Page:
Kim Samuel is an activist, educator, and movement builder. She is the founder of the Samuel Centre for Social Connected-ness and an academic lecturer at institu-tions including Oxford, Harvard, and McGill Universities. Samuel was recently named the first-ever Fulbright Canada ambassador for diversity and social connectedness. She lives in Toronto.

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WARUM ES SO SCHWER IST, EIN GUTER MENSCH ZU SEIN d’Armin Falk

Why we want to do the right thing, but do the wrong thing instead – and how to become a better person.

WARUM ES SO SCHWER IST, EIN GUTER MENSCH ZU SEIN
(Why It Is So Hard to Be Good)
by Armin Falk
Siedler Verlag, May 2022

Would you save a life for 100 euros? The answer has to be yes – doesn’t everyone want to do the right thing? But Armin Falk, Germany’s leading behavioural economist, shows that we often do bad things despite wanting to be good, and are far from being as good as we like to think.
Why is it that we don’t do the right thing day in and day out: help others, give to those in need, protect our climate or care for the well-being of animals? Using many concrete examples and the insights he has gained from years of research, the Leibniz Prize-winner reveals under what circumstances people are likely to act morally – or immorally – and the role that personality, gender, education and culture play. Once we have understood this, we’ll find it easier to change – not only ourselves, but the very fabric of our economy and society.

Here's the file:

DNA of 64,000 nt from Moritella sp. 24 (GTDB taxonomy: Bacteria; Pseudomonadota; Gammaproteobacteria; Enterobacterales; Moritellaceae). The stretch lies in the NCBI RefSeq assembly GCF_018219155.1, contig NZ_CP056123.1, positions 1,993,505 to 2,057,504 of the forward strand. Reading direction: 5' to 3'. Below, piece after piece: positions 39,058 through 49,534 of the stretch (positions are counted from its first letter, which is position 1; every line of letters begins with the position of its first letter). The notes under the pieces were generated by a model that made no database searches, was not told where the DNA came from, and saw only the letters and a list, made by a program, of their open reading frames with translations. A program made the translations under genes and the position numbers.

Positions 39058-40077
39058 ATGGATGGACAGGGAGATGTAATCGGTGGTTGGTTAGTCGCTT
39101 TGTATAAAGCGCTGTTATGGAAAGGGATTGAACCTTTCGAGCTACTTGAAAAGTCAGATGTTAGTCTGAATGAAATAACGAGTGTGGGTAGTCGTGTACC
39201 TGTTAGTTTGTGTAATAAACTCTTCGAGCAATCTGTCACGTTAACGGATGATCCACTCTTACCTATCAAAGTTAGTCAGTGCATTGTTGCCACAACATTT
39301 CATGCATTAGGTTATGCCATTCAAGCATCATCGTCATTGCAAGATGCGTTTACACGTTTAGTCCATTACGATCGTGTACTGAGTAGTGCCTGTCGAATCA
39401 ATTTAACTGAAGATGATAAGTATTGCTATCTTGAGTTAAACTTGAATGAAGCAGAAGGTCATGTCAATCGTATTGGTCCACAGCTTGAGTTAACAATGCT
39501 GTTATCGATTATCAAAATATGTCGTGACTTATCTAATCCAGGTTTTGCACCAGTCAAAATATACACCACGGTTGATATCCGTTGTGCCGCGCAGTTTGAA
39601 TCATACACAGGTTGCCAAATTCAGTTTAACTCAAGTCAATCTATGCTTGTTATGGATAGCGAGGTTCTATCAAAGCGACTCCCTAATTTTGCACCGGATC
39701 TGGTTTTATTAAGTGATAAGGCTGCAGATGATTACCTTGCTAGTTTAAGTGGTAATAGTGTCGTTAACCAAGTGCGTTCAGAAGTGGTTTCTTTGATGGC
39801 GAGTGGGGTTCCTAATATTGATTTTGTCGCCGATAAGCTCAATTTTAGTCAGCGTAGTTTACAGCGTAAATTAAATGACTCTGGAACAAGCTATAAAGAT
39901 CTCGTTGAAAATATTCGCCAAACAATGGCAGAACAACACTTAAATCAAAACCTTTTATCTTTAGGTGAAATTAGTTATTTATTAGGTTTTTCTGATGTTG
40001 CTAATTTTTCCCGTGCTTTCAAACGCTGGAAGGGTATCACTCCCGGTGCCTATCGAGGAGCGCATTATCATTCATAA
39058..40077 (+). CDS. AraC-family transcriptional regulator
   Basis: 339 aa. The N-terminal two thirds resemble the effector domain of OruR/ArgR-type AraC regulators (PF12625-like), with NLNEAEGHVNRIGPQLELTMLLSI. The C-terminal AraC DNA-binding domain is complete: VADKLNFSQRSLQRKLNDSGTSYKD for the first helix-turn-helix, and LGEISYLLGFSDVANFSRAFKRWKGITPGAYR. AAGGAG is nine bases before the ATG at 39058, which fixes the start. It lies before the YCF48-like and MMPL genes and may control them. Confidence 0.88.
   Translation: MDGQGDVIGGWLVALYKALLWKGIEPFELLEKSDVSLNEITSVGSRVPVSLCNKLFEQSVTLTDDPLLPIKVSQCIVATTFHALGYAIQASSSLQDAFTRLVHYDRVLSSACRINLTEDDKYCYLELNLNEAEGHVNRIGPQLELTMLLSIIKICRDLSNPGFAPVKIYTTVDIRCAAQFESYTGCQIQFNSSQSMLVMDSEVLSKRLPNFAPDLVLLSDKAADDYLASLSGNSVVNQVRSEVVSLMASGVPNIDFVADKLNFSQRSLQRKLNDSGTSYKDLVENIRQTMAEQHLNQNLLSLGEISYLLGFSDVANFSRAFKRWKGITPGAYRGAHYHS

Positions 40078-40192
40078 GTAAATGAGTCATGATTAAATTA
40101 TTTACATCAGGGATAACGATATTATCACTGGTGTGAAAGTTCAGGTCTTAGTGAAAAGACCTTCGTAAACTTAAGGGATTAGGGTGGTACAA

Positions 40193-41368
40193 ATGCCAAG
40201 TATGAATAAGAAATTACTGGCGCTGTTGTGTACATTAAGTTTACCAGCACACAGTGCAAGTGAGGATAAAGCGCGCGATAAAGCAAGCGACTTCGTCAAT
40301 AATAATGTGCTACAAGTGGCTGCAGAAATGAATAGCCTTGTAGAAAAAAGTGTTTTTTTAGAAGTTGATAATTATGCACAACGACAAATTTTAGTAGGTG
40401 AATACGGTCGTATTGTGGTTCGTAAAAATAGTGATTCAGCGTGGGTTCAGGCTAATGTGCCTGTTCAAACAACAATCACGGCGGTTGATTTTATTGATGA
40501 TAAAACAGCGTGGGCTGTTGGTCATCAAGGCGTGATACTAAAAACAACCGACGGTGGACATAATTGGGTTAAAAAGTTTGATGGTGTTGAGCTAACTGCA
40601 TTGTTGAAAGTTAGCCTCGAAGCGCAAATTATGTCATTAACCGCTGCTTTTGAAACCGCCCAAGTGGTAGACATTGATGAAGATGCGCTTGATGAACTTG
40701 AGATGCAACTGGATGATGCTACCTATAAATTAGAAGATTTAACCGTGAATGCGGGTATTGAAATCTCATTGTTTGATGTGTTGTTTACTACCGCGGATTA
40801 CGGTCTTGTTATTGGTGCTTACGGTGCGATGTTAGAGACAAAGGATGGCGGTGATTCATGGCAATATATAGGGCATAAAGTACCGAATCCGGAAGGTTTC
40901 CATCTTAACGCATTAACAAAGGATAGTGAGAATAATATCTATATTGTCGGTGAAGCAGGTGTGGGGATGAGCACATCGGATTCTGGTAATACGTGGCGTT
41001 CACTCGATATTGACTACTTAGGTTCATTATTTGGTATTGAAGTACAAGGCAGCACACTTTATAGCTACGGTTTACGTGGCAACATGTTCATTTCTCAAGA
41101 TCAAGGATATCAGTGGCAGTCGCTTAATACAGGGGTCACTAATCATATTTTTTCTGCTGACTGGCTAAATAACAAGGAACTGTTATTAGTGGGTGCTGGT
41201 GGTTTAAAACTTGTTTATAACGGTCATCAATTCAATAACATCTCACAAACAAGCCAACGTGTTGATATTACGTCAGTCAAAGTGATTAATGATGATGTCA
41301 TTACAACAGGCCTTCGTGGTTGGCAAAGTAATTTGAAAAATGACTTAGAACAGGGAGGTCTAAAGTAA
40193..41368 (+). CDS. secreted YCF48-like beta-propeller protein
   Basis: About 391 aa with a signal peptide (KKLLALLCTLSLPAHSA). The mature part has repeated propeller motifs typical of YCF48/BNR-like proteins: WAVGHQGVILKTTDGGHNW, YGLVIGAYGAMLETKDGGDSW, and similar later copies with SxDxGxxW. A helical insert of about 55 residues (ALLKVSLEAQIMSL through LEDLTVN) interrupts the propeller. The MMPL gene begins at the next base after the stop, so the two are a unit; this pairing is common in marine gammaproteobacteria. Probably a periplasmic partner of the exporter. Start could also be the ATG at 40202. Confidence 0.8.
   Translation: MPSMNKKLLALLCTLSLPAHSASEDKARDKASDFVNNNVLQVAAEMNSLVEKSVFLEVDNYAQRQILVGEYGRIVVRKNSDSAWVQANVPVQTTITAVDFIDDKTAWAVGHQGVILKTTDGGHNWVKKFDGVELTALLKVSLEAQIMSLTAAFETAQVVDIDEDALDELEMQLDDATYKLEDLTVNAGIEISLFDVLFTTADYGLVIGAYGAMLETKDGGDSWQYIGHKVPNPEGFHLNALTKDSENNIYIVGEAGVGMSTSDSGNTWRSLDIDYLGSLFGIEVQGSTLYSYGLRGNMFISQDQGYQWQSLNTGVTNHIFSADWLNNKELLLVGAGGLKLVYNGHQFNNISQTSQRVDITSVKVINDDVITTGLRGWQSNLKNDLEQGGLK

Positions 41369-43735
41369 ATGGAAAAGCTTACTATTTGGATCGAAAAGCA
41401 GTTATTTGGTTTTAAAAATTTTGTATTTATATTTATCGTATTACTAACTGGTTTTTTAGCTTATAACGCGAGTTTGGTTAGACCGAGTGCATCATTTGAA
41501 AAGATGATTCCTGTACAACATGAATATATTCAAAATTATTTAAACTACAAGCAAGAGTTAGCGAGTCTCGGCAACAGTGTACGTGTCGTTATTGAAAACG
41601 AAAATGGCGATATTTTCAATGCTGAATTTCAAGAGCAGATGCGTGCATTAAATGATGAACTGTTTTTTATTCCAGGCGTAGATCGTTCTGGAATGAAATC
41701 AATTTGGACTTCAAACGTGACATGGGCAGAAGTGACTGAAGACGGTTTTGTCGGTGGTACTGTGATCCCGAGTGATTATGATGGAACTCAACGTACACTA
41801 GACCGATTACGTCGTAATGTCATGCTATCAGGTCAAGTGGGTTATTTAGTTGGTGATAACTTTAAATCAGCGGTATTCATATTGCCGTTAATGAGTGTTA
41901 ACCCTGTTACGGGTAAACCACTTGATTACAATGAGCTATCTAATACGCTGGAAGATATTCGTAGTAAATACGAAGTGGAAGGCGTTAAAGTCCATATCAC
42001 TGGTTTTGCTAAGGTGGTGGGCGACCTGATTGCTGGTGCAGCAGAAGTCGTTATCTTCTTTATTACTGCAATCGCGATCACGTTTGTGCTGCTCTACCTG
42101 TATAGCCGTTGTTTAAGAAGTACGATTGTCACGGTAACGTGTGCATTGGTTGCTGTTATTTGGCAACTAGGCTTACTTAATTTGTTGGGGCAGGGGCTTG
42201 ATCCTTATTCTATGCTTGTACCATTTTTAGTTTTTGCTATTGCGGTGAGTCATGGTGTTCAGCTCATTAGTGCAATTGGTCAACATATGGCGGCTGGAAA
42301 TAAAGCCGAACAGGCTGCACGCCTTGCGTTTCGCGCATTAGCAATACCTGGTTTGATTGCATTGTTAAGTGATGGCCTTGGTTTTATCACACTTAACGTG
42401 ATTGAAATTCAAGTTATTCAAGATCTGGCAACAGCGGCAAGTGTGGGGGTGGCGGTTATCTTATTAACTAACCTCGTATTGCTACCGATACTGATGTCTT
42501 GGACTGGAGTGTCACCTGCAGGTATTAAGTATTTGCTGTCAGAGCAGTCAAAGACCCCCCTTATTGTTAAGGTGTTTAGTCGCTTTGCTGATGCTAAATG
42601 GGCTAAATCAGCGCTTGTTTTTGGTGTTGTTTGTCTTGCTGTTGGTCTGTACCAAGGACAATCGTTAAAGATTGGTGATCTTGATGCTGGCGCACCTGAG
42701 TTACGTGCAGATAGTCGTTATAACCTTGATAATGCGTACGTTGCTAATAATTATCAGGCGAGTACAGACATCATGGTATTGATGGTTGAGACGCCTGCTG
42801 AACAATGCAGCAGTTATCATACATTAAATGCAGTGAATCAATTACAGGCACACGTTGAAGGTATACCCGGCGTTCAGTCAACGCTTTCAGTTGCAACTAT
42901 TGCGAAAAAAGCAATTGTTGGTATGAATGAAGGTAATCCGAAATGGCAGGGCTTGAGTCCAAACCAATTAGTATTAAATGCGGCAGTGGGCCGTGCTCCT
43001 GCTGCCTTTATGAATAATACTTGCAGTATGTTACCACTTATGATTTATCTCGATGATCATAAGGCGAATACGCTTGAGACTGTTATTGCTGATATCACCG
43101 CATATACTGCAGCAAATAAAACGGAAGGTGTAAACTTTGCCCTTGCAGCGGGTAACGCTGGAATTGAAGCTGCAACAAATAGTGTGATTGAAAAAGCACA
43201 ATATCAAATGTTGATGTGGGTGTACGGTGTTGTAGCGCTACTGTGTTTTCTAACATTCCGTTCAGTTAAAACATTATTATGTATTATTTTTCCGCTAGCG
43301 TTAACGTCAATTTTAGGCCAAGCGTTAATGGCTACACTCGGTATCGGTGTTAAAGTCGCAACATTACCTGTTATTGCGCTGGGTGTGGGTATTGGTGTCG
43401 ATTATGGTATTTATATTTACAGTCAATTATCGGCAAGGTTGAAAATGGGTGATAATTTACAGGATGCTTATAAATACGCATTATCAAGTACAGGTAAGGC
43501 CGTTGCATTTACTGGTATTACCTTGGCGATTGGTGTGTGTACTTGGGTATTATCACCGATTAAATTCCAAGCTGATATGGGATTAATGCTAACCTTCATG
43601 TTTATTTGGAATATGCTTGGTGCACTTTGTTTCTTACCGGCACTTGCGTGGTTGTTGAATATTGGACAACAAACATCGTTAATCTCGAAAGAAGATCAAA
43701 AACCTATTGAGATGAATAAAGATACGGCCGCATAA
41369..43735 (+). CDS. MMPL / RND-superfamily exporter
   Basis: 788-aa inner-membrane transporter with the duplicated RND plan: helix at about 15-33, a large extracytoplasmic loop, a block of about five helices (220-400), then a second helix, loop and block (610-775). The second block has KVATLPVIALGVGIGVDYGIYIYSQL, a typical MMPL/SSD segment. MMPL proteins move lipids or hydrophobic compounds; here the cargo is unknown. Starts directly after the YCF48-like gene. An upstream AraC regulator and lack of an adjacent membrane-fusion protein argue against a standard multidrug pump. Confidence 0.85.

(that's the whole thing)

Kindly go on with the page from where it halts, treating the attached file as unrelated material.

Armin Falk, born in 1968, is the director of the Institute for Behavioural Economics and Inequality (BRIQ) and of the Laboratory for Experimental Economic Research, as well as Professor of economics at the University of Bonn. He is one of the world’s most highly regarded economic scientists. His work has won him the 2009 Leibniz Prize (the ‘German Nobel’) and a 2013 Advanced Grant from the European Research Council, the world’s highest prize for economists.

IF NIETZCHE WERE A NARWHAL de Justin Gregg

Funny and counter-intuitive, IF NIETZSCHE WERE A NARWHAL reveals how human intelligence may actually be more of a liability than a gift, and how the animal kingdom, in all its diversity, gets by just fine without it.

IF NIETZCHE WERE A NARWHAL:
What Animal Intelligence Reveals About Human Stupidity
by Justin Gregg
Little, Brown, August 2022
(via Writers House)

At first glance, human history is full of remarkable feats of intelligence. We invented writing. Produced incredible achievements in music, the arts, and the sciences. We’ve built sprawling cities and traveled across oceans—and space—and expanded to every part of the globe.
Yet, human exceptionalism can be a double-edged sword. With our unique cognitive prowess comes severe consequences, including existential angst, violence, discrimination, and the creation of a world teetering towards climate catastrophe. Understood side-by-side, human exceptionalism begins to look more like a curse.
As scientist Justin Gregg persuasively argues, there’s an evolutionary reason why human intelligence isn’t more prevalent in the animal kingdom. Simply put, non-human animals don’t need it to be successful. And, miraculously, their success arrives without the added baggage of destroying themselves and the planet in the process.